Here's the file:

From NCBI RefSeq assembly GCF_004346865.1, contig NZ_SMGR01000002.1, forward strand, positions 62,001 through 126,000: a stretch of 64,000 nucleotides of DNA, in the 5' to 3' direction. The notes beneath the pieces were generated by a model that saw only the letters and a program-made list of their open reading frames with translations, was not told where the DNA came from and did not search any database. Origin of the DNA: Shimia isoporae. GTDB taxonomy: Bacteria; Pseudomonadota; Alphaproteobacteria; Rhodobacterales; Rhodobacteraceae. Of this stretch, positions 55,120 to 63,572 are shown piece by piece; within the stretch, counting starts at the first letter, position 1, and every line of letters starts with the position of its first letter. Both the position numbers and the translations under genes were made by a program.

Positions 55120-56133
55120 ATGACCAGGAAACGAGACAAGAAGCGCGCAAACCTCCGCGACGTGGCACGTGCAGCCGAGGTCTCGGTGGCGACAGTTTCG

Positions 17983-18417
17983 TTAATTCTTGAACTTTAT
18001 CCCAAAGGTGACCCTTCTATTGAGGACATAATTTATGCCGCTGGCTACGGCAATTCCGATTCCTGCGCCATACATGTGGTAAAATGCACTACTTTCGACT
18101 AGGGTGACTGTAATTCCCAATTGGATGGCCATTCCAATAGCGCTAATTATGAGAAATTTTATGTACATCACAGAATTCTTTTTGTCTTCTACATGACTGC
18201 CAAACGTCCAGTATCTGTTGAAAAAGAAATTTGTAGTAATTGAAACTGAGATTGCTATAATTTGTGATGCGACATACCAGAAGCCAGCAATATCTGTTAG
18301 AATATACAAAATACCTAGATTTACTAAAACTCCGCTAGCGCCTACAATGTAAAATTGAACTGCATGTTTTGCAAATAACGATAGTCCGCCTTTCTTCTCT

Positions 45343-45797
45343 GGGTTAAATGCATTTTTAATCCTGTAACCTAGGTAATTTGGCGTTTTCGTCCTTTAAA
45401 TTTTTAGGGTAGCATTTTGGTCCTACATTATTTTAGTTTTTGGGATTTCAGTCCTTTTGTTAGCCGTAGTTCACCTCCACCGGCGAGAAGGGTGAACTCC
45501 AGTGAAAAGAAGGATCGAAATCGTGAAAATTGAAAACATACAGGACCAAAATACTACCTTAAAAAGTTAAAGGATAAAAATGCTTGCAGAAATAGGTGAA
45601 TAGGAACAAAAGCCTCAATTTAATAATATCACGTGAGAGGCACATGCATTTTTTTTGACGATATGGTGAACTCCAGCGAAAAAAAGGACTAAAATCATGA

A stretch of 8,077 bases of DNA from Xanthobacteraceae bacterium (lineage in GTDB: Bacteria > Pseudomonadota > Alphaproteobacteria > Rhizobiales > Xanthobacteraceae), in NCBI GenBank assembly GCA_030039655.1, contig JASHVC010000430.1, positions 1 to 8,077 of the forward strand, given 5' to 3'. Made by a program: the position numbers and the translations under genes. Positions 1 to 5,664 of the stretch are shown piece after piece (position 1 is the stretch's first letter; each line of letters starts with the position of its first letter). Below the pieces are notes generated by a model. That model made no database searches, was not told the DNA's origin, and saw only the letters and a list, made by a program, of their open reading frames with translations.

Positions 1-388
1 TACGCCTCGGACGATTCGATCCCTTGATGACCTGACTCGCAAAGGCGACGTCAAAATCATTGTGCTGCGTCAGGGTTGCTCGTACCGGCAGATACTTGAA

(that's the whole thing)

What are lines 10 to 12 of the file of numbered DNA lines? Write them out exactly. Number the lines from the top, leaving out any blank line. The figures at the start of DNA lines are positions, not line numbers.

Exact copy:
Positions 45343-45797
45343 GGGTTAAATGCATTTTTAATCCTGTAACCTAGGTAATTTGGCGTTTTCGTCCTTTAAA
45401 TTTTTAGGGTAGCATTTTGGTCCTACATTATTTTAGTTTTTGGGATTTCAGTCCTTTTGTTAGCCGTAGTTCACCTCCACCGGCGAGAAGGGTGAACTCC